The telecom network infrastructure covers asset portfolios of thousands of geographically dispersed structures, some located in less accessible areas, carrying cellular network antennas and other equipment. The physical inspections required to ensure the reliability of these many assets are costly and time consuming.
A recent measurement campaign executed by Ramboll and Aalborg University studies the use of Structural Health Monitoring (SHM) techniques to reduce the number of physical inspections. Furthermore, the monitoring data is expected to be used for challenging the existing design standards and for pursuing design optimisation with True Digital Twins, where the real physical conditions of the asset may be predicted using a representative numerical structural model calibrated with the corresponding physical monitoring data.
Martin Jespersen, Chief Consultant, Towers & Telecom, explains:
“Maximising returns on clients’ asset investments is paramount to our approach to the life cycle of telecoms. Ensuring reliability as well as improving the structural capacity of telecom assets through remote measurement data provides an interesting outlook to complement our current services”.
The use of True Digital Twins is already maturing in other vital infrastructure areas such as bridges, wind, and oil & gas, but the concept is not directly transferable to the telecom market.
“The principles used in wind and oil & gas are too capital intensive for the telecom market. They must be scaled to suit the cost structure of the industry. Finding the right balance between commercialising True Digital Twin concepts and meeting our clients’ central business objectives is the challenge we are trying to solve”, adds Martin.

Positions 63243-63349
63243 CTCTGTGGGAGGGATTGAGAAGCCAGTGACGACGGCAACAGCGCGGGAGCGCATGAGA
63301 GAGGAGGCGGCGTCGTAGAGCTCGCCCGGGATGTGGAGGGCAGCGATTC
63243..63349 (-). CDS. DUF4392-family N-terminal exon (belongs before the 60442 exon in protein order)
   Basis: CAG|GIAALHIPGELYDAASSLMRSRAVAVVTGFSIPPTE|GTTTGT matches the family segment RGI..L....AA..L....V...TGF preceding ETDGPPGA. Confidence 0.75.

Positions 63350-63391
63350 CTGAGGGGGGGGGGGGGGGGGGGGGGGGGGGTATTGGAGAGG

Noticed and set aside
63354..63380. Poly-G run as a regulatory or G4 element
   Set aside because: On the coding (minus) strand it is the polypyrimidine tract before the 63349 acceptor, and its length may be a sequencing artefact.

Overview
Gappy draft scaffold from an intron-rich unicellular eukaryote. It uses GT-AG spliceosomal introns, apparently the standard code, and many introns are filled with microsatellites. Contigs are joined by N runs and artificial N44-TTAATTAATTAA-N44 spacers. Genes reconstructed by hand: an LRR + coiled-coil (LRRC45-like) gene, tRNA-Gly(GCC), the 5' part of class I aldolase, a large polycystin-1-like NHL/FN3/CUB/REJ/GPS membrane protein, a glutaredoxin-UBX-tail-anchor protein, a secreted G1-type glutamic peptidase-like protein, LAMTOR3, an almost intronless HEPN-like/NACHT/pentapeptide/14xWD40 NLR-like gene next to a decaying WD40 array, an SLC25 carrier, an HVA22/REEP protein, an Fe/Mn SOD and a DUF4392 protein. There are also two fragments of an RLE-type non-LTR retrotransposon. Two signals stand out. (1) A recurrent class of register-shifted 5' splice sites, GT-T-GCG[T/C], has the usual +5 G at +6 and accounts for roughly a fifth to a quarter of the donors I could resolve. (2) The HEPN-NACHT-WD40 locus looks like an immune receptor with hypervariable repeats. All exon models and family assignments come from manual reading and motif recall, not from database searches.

The applicability of the measurements is not only limited to telecom as other ongoing projects both at Ramboll and Aalborg University are set to benefit from the data collected.
Aalborg University is working with Virtual Sensing techniques and optimal sensor placements in various monitoring applications, such as wind turbine blades. Here, the data serves as validation from experimental environment.
Professor Lars Damkilde, Aalborg University, elaborates:
“Bridging the gap between research and practical application is important for success in both arenas. Assistant Professor, Martin Dalgaard Ulriksen and I have been working in the field of SHM for several years and this project is a great opportunity to test our novel methods”.
Ramboll has already established units within major infrastructure, such as offshore wind, which use the measurements for applications that optimise the operational performance, for root cause analysis, for predicted life-cycle management of offshore wind turbine support structures, and for several other ongoing research projects.
“We always try to leverage the synergies between the different markets and industries where we operate to enhance our development efforts. It is inspiring to be part of this campaign which emphasizes the mutual benefits of strong collaborations with research partners like Aalborg University”, concludes Ronnie Refstrup Pedersen, Senior Chief Consultant, Ramboll Offshore Wind.